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Proc Natl Acad Sci U S A. 2018 Oct 9;115(41):10281-10286. doi: 10.1073/pnas.1715392115. Epub 2018 Sep 24.

Sediment starvation destroys New York City marshes' resistance to sea level rise.

Author information

1
NASA Goddard Institute for Space Studies, New York, NY 10025; peteet@ldeo.columbia.edu.
2
Division of Biology and Paleoenvironment, Lamont-Doherty Earth Observatory, Palisades, NY 10964.
3
Department of Conservation and Waterways, Town of Hempstead, Pt. Lookout, NY 11569.
4
NASA Goddard Institute for Space Studies, New York, NY 10025.

Abstract

New York City (NYC) is representative of many vulnerable coastal urban populations, infrastructures, and economies threatened by global sea level rise. The steady loss of marshes in NYC's Jamaica Bay is typical of many urban estuaries worldwide. Essential to the restoration and preservation of these key wetlands is an understanding of their sedimentation. Here we present a reconstruction of the history of mineral and organic sediment fluxes in Jamaica Bay marshes over three centuries, using a combination of density measurements and a detailed accretion model. Accretion rate is calculated using historical land use and pollution markers, through a wide variety of sediment core analyses including geochemical, isotopic, and paleobotanical analyses. We find that, since 1800 CE, urban development dramatically reduced the input of marsh-stabilizing mineral sediment. However, as mineral flux decreased, organic matter flux increased. While this organic accumulation increase allowed vertical accumulation to outpace sea level, reduced mineral content causes structural weakness and edge failure. Marsh integrity now requires mineral sediment addition to both marshes and subsurface channels and borrow pits, a solution applicable to drowning estuaries worldwide. Integration of marsh mineral/organic accretion history with modeling provides parameters for marsh preservation at specific locales with sea level rise.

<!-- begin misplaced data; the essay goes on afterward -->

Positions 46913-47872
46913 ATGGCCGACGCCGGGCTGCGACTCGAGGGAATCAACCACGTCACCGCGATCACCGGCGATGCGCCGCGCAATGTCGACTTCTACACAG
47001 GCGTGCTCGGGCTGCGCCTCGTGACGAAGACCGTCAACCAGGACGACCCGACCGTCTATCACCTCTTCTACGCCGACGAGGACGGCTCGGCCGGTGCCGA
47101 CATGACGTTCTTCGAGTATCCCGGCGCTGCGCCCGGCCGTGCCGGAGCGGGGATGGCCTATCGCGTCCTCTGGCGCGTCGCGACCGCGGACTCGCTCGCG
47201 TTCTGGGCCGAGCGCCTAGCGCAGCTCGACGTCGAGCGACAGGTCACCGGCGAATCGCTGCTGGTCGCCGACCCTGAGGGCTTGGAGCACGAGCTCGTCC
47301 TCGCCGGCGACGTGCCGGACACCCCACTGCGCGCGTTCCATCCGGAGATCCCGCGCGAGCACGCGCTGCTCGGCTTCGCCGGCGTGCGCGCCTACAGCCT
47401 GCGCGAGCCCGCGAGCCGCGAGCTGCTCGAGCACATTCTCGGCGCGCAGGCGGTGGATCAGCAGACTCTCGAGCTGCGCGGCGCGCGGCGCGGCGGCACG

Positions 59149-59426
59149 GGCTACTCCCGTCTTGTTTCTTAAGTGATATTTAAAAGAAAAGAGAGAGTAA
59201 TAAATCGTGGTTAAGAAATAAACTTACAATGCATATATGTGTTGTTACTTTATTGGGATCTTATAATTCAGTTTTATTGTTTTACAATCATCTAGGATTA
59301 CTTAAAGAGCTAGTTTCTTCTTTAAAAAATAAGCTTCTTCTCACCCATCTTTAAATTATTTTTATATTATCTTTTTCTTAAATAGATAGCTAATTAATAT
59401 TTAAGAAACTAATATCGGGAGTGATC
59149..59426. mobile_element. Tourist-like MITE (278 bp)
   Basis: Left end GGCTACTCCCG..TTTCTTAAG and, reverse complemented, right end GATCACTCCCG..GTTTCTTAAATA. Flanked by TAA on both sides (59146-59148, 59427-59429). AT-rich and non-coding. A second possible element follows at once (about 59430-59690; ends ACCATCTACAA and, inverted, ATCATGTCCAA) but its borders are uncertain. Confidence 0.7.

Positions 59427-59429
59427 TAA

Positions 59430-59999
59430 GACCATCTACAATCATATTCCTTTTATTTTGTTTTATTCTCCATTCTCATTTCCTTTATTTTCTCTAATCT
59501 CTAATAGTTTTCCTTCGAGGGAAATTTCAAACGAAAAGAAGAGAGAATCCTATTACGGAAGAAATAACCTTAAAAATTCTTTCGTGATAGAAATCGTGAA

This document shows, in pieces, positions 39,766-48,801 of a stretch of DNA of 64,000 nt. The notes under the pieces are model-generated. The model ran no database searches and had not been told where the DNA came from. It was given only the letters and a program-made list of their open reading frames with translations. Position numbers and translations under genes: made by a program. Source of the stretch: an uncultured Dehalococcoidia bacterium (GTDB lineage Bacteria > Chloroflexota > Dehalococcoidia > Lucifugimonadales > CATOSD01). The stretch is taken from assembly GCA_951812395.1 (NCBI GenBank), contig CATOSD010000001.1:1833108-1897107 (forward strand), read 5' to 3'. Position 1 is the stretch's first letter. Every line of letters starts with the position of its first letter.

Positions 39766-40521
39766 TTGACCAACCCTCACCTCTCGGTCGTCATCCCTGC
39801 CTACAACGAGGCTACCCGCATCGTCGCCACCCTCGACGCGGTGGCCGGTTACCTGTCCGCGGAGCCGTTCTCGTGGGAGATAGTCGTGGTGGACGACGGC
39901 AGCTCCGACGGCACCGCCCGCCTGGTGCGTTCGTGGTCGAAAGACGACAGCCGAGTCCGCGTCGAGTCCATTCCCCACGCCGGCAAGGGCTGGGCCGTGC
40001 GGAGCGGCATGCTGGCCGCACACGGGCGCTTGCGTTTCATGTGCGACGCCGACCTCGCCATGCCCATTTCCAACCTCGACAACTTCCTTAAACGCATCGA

KEYWORDS:

Jamaica Bay; marshes; mineral flux; sea level rise; sedimentation

PMID:
30249641
PMCID:
PMC6187168
DOI:
10.1073/pnas.1715392115
[Indexed for MEDLINE]
Free PMC Article

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